Son of Saul was developed in dialogue with French philosopher and art historian Georges Didi-Huberman, one of the key thinkers of images in contemporary French art history and visual culture. Didi-Huberman’s reputation was forged in France in the 1990s with his ongoing revision of the discipline of art history and its normative practices.9 In the early 2000s, Didi-Huberman’s research project made a distinct turn, as his gaze shifted from issues pertaining to representation in Renaissance art, to Holocaust discourse and its trenchant distrust of images and their relationship to history. Fast forward fifteen years, and Didi-Huberman penned an open letter, Sortir du noir, to Nemes in the wake of viewing Son of Saul. This letter was quickly published by Les Éditions de Minuit in late 2015. Didi-Huberman provides a critical reading of the film, locating it in a literary and philosophical framework wholly committed to a broader rethinking of the visual legacy of the Holocaust.
Some of the most heated debates concerning images and the Holocaust have taken place in France. Philosophers such as Giorgio Agamben, Jean-Luc Nancy, and Jacques Rancière have all, in various ways, questioned the prohibition of representation that has underpinned Holocaust discourse.10 As recent debates concerning representation no longer endorse the thesis of unrepresentability of the Nazi camps, Son of Saul is emblematic of this shift. In an interview with film critic Antoine de Baecque, Nemes declared his debt to Didi-Huberman’s 2003 book, Images malgré tout.
These four photographs deeply affected me. They attest to the extermination, they constitute evidence, and ask essential questions. What should be done with an image? What can it represent? What viewpoint should we have when faced with death and barbarity?11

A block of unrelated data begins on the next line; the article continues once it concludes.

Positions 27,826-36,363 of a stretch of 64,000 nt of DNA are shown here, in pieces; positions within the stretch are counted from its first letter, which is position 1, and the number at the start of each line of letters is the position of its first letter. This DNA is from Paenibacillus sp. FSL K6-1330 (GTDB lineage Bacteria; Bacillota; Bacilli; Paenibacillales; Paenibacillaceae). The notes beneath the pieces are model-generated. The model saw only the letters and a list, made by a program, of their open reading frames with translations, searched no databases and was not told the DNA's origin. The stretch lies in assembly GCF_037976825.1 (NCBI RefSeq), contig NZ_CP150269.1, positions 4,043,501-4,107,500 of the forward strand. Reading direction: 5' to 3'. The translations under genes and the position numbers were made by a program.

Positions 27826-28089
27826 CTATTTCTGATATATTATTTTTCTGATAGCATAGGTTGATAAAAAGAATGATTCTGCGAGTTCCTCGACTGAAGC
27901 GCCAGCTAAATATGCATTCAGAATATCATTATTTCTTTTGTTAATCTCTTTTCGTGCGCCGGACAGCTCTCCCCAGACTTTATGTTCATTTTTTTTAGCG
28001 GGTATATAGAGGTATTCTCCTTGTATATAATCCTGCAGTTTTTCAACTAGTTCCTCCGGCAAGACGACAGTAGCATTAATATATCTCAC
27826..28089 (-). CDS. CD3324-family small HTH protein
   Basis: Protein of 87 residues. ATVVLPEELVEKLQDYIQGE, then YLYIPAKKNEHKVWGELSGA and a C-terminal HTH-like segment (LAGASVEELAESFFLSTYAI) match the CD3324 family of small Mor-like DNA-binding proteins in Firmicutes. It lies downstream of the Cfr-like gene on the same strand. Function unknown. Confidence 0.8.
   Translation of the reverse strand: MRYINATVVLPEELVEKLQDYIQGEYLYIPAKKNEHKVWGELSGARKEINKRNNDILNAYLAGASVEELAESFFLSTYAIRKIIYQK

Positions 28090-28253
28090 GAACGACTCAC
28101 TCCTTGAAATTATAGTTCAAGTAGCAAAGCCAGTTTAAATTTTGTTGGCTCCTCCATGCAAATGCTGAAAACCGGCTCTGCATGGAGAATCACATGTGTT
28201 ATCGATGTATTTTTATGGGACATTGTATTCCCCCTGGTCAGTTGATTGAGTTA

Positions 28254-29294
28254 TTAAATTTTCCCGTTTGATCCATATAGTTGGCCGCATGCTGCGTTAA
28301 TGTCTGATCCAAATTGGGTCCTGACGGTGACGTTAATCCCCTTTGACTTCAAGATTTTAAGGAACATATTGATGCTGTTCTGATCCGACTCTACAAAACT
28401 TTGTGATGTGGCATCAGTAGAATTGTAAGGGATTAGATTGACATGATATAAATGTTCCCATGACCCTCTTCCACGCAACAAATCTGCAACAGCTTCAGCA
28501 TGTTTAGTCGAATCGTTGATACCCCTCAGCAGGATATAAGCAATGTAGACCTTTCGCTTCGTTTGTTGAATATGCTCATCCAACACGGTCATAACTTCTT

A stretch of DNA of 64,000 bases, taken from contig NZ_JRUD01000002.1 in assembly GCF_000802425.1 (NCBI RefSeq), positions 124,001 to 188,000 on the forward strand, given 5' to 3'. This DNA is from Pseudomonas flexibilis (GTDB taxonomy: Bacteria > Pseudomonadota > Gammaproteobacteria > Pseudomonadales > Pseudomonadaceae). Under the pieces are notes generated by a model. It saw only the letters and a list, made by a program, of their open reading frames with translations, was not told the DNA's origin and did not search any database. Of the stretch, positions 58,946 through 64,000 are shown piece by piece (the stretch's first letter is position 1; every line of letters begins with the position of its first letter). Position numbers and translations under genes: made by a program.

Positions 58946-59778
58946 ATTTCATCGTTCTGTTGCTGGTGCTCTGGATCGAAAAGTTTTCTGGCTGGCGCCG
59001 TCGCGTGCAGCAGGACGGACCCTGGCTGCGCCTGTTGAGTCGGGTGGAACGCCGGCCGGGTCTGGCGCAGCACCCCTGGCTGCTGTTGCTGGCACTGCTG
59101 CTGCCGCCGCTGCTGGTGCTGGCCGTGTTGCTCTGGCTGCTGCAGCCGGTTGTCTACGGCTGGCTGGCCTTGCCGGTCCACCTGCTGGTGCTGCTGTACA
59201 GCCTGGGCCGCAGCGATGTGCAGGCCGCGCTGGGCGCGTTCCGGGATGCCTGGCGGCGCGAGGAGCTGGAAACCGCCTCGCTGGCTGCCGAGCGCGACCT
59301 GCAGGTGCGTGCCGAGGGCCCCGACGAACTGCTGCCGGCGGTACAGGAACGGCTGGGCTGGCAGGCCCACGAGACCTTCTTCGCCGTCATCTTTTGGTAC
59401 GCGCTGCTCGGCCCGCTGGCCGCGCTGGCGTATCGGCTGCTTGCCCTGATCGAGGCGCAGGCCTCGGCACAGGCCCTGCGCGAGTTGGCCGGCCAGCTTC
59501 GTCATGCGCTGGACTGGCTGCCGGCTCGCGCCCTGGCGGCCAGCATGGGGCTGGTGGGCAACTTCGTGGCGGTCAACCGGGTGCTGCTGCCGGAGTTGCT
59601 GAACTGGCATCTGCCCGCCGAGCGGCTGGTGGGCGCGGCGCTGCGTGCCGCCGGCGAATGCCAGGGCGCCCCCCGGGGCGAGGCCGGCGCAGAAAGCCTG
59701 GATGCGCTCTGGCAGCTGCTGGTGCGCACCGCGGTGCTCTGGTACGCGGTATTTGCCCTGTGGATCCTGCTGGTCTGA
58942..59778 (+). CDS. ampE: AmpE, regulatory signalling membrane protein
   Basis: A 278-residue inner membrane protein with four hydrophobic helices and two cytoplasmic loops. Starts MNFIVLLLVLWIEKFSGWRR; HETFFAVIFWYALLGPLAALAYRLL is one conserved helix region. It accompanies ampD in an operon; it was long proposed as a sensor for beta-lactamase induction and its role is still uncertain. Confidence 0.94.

The four photographs described by Nemes came to the fore in a photographic exhibition Mémoire des camps (Memories of the camps) held at the Hôtel de Sully in Paris in 2001.12 What makes the photographs remarkable, is they are the only images taken from inside the camps that document the mechanics of the mass extermination. Taken in August 1944 by a member of the Sonderkommando, the film was smuggled out of the camps in a tube of toothpaste, where it eventually reached the Polish resistance. Accompanying the exhibition was Didi-Huberman’s catalogue essay “Images malgré tout, translated as “Images in Spite of All”, where he carefully reconstructed the movements of the photographer, Greek prisoner “Alex”, as he surreptitiously recorded the open pyres where the bodies burned.13 Didi-Huberman’s essay marked a distinct turn in Holocaust discourse, because it questioned the line of thought that has rendered the Holocaust as “unimaginable”, “unknowable” and “unthinkable”. Awkwardly framed, blurry and out of focus, the four photographs are testimony produced within the event itself. The first two photographs were taken inside the gas chambers of members of the Sonderkommando managing the task of burning the bodies in outdoor funeral pyres. The first is blurry, slightly out of focus (Fig. 3). The second is clearer, as if the photographer momentarily forgot the extreme danger he had placed himself (Fig. 4). The next two images proved increasingly difficult to take. Having left the relative safety of the gas chambers, the photographer “snatches” the images, without having the time to focus the camera’s lens. In the third image in the sequence, it is possible to detect a group of women walking, truncated by the birch trees (Fig. 5). The final image is completely abstract (Fig. 6). These are the only existing photographs taken from inside the gas chambers documenting the procedure of mass extermination. The images exist, in spite of all attempts by the Nazis to eliminate all records.